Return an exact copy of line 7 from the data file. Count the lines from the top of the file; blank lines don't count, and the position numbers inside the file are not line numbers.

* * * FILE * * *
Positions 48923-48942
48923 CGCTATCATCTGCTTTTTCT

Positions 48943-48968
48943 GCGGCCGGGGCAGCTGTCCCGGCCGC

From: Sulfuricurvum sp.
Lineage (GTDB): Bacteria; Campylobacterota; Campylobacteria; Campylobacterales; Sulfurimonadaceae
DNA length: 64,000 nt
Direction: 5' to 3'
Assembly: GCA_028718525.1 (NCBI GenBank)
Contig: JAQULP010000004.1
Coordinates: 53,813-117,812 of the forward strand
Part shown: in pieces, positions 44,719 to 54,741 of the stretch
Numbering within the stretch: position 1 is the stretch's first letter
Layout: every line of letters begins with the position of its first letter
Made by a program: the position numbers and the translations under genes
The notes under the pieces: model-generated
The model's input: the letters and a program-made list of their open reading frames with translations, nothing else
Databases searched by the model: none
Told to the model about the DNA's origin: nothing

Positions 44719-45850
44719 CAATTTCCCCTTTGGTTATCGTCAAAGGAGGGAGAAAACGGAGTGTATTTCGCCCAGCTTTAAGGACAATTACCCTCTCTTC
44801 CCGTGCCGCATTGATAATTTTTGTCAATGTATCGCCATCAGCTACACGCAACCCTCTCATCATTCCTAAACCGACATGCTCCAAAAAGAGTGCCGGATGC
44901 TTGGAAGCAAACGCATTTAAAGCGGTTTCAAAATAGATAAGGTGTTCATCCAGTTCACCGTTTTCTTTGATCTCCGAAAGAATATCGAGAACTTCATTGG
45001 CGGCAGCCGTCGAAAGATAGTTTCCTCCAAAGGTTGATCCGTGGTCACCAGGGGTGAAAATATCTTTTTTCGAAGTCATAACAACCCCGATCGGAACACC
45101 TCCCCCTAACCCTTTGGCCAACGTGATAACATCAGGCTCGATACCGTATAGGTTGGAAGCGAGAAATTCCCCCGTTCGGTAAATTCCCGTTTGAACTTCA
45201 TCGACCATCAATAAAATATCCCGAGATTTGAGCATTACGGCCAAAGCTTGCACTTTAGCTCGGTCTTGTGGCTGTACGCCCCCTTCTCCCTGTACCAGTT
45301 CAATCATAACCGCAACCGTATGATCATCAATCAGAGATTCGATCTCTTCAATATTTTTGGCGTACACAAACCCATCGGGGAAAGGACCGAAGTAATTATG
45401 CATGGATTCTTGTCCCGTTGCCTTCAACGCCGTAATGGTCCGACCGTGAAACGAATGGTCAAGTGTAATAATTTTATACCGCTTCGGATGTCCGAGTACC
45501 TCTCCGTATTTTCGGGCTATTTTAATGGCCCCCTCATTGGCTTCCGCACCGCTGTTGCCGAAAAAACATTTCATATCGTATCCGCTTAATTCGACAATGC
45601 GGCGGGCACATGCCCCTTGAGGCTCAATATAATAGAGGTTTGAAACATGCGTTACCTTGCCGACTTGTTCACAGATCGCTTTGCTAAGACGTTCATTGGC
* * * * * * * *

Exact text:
DNA length: 64,000 nt